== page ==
Both statements can be true, but with Maryland entering the offseason after another early exit, it’s fair to turn full attention to the construction of a roster that struggled to maintain consistency on offense and had to rely so much on its defense for much of the season.
From 2014 to 2020, the Terps have had an all-conference-level point guard, whether that be Melo Trimble or Anthony Cowan Jr. Freshmen Marcus Dockery and Aquan Smart weren’t expected to carry the mantle of those two great guards in their first season, but both players were fazed out of the rotation by February. This forced Hakim Hart into point-guard duties, which he handled well at times but wasn’t why he was brought to College Park.
The same situation played out in the frontcourt; transfers over the past year and a failure to land a suitable replacement for NBA lottery pick Jalen Smith brought 6-foot-7 forward Donta Scott to the center position, where he competed admirably with the Luka Garzas and Kofi Cockburns of the world but played out of position all season.
These issues were magnified on a team that had just one scoring option off the bench in junior forward Jairus Hamilton, himself a transfer from Boston College.
Turgeon has acknowledged that he had to make less-than-desirable changes this season. He and his staff also seem to be in the works of trying to rectify the mistakes; Maryland is reportedly pursuing several 2021 recruits with its final open scholarship and has reached out to transfers seeking a new home.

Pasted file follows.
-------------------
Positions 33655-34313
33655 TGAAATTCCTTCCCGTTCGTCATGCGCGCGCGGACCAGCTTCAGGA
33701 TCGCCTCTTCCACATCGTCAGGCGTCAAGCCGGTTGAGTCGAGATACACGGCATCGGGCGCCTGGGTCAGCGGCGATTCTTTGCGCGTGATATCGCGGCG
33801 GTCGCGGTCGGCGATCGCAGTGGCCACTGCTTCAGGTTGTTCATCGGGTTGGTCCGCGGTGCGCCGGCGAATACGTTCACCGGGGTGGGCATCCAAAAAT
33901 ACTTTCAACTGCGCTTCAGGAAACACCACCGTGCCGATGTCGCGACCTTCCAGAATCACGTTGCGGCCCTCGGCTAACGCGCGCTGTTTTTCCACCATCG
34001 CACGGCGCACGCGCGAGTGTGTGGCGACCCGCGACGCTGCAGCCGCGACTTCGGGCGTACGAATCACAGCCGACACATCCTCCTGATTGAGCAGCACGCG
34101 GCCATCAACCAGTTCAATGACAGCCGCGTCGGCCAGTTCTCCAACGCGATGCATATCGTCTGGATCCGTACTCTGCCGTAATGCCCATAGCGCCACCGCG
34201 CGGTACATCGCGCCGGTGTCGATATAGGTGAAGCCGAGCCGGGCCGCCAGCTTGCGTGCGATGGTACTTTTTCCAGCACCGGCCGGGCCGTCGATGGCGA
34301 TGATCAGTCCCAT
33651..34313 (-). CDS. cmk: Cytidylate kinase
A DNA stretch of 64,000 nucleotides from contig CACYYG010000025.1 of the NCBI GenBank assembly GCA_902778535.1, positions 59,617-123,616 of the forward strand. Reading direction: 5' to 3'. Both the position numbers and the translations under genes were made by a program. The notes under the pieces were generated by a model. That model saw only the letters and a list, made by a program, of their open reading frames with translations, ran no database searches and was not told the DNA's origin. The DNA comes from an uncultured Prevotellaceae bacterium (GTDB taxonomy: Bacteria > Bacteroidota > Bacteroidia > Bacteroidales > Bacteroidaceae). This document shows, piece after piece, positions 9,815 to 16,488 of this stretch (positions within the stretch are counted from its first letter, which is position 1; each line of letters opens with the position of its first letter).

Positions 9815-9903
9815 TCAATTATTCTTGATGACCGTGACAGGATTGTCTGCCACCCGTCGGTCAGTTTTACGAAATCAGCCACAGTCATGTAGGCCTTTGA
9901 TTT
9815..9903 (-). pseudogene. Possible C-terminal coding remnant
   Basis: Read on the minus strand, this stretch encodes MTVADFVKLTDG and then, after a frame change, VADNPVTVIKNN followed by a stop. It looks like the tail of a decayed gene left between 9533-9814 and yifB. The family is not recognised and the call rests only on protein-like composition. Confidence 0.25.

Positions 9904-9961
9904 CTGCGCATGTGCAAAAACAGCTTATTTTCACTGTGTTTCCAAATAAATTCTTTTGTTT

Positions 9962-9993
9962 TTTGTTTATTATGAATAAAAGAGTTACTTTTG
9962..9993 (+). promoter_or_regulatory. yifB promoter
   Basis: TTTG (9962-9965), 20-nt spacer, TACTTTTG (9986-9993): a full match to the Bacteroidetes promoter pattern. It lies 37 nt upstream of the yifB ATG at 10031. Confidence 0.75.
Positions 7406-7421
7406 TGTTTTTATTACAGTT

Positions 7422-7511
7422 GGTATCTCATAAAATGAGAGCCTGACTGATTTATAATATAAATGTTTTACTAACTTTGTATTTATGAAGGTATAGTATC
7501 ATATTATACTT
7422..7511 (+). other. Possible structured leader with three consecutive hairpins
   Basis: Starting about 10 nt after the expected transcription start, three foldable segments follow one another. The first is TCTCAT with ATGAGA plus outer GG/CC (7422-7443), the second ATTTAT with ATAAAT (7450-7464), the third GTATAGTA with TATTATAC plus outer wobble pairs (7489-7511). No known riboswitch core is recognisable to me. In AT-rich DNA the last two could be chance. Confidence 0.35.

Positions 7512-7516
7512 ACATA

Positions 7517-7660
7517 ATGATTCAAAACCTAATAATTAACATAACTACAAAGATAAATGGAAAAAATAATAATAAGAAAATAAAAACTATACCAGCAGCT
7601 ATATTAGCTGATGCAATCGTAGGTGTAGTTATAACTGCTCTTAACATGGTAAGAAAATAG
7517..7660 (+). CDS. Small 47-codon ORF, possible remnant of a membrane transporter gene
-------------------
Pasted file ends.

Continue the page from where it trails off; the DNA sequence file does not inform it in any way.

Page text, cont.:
The presence of the transfer portal makes turnover in college athletics inevitable, and Maryland is no exception. The Terps might not experience the exodus of last season, when five transfers departed for different schools, but it would be no surprise to see a player or two who spent the season on the bench search for a better opportunity while Turgeon and his staff retool and try to add more pieces.
Morsell could return for a fifth year of eligibility, which would be a tremendous boost to a team that took on the toughness and grit of the Baltimore native and Mount Saint Joseph graduate. It’s not out of the realm of possibility that junior guard Aaron Wiggins, who played his best basketball over the final month of the season, takes a peek at his pro prospects.
Regardless of who returns, Turgeon has a lot of work to do in the coming months.
In an offseason that could include more significant turnover, Turgeon’s future will take center stage.
After a 2015-16 season in which the Terps advanced to the Sweet Sixteen for the first time since 2003, then-athletic director Kevin Anderson rewarded Turgeon, who had three years left on his contract, with a four-year extension through the 2022-23 season.
As Turgeon heads into his 11th season in College Park, just two years remain on that extension. Current athletic director Damon Evans has received questions on Turgeon’s future in several radio show appearances during the season. In each one, Evans was noncommittal on either side, saying that the topic would be addressed at the correct time.
Now appears to be that time. Another extension would be a show of support for Turgeon, but a polarizing move for a coach that has only advanced his team to the second weekend of the NCAA tournament once. The decision to not extend him could also impact the program and recruiting for prospects who perceive Turgeon’s contract situation to be a sign of instability. Not to mention it would make for a potential lame-duck situation with Turgeon.